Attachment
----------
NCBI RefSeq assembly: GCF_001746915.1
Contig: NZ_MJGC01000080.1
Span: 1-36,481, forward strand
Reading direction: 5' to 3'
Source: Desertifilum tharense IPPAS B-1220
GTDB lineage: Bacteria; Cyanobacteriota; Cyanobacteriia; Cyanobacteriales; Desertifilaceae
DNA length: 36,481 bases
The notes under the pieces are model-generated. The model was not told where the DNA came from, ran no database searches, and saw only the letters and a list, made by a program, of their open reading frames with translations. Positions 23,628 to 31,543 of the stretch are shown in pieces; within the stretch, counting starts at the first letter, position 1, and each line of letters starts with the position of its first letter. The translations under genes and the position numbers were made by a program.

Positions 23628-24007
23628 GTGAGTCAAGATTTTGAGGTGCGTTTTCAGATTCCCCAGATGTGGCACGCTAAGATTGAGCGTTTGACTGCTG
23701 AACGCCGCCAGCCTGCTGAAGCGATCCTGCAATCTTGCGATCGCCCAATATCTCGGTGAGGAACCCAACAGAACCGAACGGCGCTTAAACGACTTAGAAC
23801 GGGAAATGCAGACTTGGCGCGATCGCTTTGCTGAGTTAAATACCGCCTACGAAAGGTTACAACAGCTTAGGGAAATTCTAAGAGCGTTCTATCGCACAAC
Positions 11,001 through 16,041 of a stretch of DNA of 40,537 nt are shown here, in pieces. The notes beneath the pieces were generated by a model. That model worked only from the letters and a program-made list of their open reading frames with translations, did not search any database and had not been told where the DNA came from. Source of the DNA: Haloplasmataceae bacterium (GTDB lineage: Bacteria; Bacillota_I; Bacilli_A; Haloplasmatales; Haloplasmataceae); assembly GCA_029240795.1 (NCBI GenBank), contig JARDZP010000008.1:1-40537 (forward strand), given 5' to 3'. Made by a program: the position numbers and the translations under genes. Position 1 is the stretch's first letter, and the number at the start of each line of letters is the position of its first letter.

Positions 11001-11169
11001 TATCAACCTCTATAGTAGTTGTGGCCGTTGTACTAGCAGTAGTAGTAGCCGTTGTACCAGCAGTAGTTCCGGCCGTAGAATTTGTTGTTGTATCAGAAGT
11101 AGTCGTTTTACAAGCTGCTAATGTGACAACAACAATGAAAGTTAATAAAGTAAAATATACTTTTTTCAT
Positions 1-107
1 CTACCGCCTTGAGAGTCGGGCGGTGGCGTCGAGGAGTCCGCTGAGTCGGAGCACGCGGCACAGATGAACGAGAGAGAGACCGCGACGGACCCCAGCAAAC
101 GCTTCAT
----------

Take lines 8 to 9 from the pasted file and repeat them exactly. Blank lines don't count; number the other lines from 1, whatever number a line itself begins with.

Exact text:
The notes under the pieces are model-generated. The model was not told where the DNA came from, ran no database searches, and saw only the letters and a list, made by a program, of their open reading frames with translations. Positions 23,628 to 31,543 of the stretch are shown in pieces; within the stretch, counting starts at the first letter, position 1, and each line of letters starts with the position of its first letter. The translations under genes and the position numbers were made by a program.

Positions 23628-24007